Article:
Hungary will not comply with a recommendation by the Organisation for Economic Co-operation and Development (OECD) to introduce a general property tax, a government official said on Saturday, in response to the OECD’s recent country report on Hungary.
In an interview published in the daily Magyar Nemzet, Gábor Gion, a state secretary at the finance ministry, said residential properties were mostly in private hands in Hungary. Therefore, a sweeping property tax would hit hard families whose only valuable asset is their home, he said.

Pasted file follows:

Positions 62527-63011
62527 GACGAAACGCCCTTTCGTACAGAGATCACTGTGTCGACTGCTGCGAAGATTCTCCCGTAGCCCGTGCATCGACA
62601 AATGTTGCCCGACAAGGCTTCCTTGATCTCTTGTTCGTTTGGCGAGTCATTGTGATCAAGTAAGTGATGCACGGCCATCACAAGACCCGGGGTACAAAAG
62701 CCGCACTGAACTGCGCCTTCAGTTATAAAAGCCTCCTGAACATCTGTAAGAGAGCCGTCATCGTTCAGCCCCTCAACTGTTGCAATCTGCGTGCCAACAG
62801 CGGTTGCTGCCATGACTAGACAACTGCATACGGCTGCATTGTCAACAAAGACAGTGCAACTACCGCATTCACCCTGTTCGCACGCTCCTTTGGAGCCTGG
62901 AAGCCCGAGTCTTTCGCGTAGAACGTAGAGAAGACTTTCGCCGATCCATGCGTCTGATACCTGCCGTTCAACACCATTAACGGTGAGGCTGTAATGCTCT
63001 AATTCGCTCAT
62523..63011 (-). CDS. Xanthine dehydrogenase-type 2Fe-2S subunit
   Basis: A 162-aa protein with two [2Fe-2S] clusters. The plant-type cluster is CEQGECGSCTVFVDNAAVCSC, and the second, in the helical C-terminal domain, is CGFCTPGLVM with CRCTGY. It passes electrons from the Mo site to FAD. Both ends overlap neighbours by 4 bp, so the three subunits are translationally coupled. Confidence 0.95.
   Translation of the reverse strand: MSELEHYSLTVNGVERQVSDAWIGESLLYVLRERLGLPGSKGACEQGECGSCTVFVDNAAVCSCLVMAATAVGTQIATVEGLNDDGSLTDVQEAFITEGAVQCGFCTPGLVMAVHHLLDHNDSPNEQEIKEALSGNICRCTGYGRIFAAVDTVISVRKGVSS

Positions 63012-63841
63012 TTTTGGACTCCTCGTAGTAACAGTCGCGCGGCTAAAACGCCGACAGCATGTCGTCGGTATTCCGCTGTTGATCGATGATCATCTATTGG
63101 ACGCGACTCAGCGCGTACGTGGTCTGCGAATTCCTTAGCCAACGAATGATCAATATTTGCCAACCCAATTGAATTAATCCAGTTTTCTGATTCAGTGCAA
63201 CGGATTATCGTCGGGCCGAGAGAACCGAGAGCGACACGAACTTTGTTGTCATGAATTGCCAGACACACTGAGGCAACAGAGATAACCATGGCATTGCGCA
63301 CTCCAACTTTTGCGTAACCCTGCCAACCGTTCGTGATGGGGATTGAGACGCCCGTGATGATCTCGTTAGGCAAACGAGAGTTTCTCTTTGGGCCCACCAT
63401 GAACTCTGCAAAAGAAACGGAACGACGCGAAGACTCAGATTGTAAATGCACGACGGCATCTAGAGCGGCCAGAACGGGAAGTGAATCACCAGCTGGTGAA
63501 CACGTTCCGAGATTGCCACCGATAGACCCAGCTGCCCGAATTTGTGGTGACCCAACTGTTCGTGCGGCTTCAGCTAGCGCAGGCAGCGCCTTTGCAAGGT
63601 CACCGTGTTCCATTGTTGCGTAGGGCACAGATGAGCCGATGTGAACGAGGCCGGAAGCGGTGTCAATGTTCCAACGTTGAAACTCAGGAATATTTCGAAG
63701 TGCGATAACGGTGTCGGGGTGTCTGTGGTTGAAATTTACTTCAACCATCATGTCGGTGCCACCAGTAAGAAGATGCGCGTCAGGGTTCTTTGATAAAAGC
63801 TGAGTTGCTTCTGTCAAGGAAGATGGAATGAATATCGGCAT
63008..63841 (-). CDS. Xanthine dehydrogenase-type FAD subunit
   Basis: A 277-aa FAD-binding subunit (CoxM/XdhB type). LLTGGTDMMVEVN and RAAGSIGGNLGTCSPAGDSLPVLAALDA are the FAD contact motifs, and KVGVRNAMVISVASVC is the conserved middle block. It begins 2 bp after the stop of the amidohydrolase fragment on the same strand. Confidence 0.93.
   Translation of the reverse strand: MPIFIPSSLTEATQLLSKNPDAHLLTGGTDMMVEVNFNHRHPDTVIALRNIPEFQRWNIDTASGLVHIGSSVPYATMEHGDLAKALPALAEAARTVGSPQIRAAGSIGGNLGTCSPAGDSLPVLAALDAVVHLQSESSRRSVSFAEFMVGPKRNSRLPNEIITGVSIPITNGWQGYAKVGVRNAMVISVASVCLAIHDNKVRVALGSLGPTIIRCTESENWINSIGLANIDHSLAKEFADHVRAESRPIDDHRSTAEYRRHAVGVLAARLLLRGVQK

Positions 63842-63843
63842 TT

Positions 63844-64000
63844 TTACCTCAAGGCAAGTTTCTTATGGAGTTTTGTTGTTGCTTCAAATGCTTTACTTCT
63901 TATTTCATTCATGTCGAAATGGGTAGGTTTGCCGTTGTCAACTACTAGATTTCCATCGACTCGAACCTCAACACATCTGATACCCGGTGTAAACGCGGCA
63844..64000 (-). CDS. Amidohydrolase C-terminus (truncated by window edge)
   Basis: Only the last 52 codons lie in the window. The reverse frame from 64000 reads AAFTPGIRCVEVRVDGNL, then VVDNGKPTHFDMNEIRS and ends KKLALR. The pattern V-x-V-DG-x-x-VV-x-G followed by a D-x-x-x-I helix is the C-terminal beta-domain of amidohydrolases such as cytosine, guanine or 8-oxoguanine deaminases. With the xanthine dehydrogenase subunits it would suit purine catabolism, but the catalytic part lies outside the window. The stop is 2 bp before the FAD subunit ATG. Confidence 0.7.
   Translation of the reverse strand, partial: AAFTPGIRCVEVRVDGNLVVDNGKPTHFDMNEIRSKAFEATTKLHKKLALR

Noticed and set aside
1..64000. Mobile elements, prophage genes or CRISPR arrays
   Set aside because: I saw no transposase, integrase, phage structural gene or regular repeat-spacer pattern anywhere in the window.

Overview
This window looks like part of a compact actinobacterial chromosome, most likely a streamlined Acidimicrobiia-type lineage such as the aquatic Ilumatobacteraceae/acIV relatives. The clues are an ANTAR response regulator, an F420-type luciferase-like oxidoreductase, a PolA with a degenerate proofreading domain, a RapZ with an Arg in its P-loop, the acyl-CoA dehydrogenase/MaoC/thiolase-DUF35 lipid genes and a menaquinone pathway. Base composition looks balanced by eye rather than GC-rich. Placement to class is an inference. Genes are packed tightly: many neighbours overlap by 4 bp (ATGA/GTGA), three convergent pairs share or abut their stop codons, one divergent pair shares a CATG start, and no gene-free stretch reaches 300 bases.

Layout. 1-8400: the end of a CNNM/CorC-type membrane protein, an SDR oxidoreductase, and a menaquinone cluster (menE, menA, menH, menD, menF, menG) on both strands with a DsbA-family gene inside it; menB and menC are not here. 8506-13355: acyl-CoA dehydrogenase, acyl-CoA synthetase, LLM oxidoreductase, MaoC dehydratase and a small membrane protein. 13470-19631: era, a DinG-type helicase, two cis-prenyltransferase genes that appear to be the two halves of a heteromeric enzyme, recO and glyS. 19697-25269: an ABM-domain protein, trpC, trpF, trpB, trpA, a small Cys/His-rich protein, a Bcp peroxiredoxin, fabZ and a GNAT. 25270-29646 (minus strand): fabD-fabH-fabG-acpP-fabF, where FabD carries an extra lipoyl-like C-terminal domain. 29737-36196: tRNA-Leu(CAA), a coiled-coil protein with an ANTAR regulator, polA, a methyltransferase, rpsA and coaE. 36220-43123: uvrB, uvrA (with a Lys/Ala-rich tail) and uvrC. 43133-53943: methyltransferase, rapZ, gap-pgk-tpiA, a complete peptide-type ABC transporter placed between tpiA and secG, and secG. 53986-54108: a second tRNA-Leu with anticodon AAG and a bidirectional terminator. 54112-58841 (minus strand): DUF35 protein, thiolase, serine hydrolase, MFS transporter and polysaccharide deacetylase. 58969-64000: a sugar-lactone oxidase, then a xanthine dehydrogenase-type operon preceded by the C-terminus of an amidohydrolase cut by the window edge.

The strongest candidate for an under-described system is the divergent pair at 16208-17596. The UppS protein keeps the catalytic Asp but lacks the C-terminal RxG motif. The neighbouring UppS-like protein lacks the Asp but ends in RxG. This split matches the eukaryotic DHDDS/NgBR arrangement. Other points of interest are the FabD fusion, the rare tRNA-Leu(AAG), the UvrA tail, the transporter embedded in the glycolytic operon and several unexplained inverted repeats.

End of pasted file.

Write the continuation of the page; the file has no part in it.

the OECD’s country report and Hungary “see most issues similarly”.
However, the Hungarian government will not comply with the OECD’s recommendations on issues it sees differently from the body, Gion said.
Next to the property tax, another such issue is the length of time jobseekers are eligible for government allowance, which the OECD sees as too short, Gion said. The Hungarian government, on the other hand, “wants to facilitate finding jobs rather than handing out aid”, he said. Data justifies the government, he said, as
the number of jobholders in Hungary has never been higher.
Regarding the coronavirus pandemic, the Hungarian government is working to achieve herd immunity rather than trying to curb the fourth wave with economically damaging restrictions, he said.